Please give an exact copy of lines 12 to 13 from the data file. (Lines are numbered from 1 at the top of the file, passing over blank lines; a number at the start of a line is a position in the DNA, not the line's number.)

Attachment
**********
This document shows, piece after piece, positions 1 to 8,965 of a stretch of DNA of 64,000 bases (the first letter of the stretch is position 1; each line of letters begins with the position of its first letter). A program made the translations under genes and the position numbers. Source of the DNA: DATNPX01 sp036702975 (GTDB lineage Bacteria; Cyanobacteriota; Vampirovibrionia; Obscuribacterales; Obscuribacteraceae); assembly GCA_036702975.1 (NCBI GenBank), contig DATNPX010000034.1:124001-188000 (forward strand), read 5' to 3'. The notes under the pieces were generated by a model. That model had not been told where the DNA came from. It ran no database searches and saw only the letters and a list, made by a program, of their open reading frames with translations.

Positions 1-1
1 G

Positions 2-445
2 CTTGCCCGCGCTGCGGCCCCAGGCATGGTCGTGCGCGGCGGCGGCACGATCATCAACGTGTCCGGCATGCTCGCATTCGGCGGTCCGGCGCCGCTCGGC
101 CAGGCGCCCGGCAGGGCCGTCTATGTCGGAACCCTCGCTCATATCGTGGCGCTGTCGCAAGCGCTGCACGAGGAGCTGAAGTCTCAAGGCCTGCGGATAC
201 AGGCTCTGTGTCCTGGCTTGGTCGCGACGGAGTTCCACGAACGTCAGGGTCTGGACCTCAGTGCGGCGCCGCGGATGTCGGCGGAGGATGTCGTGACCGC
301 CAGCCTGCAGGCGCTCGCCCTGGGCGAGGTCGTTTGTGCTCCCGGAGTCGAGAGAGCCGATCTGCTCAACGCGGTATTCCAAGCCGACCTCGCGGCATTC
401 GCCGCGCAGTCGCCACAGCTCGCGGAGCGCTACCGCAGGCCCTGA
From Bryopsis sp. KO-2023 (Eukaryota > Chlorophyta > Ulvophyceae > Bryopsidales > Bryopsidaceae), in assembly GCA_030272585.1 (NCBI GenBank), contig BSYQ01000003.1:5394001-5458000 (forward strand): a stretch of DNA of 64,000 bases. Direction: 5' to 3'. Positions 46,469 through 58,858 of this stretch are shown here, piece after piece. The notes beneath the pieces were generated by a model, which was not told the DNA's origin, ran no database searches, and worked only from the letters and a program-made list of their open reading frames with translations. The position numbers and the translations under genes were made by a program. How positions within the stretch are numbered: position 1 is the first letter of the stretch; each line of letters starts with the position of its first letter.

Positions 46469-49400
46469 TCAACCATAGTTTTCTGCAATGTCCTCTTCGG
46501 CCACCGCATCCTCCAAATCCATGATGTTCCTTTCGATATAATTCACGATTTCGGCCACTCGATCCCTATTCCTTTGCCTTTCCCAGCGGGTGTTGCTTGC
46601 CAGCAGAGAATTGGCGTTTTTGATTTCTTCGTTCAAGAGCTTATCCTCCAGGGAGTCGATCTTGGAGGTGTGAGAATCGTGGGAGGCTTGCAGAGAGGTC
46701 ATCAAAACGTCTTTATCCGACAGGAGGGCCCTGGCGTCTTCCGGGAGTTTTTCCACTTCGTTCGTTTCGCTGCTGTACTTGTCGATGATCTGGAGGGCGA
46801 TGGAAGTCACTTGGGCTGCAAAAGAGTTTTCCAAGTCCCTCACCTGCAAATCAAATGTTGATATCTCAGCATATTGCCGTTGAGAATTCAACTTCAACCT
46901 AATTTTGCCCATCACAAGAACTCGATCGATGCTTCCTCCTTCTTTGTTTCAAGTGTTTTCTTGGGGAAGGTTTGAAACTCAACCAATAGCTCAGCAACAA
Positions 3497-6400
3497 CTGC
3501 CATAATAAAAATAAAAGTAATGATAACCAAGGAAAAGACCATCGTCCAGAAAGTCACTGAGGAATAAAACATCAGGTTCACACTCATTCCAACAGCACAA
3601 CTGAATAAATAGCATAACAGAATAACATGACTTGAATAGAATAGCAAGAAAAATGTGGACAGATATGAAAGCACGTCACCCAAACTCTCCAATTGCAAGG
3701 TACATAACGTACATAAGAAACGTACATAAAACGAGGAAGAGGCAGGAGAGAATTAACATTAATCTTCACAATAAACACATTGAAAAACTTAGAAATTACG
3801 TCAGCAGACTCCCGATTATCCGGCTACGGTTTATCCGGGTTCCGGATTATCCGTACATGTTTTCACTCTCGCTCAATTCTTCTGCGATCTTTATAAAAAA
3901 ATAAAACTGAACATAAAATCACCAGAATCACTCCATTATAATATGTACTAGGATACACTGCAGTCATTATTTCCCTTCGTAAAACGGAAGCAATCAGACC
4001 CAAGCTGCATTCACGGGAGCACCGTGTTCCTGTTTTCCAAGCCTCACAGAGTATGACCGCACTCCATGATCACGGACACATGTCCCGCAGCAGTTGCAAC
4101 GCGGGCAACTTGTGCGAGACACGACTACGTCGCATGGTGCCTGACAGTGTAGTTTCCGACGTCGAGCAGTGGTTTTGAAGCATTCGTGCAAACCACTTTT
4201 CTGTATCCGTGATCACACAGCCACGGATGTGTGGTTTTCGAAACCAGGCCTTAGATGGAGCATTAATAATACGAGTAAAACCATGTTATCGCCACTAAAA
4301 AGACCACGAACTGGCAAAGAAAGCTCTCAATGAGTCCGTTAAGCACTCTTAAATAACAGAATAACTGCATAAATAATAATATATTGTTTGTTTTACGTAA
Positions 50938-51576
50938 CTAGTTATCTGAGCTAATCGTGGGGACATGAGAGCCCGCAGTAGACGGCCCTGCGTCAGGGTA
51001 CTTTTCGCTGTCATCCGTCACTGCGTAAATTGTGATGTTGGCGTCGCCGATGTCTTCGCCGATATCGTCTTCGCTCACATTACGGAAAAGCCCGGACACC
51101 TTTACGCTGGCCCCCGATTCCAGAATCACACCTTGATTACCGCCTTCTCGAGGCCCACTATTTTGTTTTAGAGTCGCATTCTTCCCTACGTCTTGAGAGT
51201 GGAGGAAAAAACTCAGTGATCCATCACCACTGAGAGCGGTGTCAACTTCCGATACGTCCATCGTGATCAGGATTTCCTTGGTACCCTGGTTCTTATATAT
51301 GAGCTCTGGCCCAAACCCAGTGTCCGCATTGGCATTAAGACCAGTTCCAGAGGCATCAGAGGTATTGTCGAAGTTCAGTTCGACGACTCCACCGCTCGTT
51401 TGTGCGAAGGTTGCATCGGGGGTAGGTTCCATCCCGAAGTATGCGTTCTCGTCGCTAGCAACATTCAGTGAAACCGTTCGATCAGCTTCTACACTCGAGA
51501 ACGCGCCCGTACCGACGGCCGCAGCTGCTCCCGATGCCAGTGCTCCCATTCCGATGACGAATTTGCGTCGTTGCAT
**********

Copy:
46469 TCAACCATAGTTTTCTGCAATGTCCTCTTCGG
46501 CCACCGCATCCTCCAAATCCATGATGTTCCTTTCGATATAATTCACGATTTCGGCCACTCGATCCCTATTCCTTTGCCTTTCCCAGCGGGTGTTGCTTGC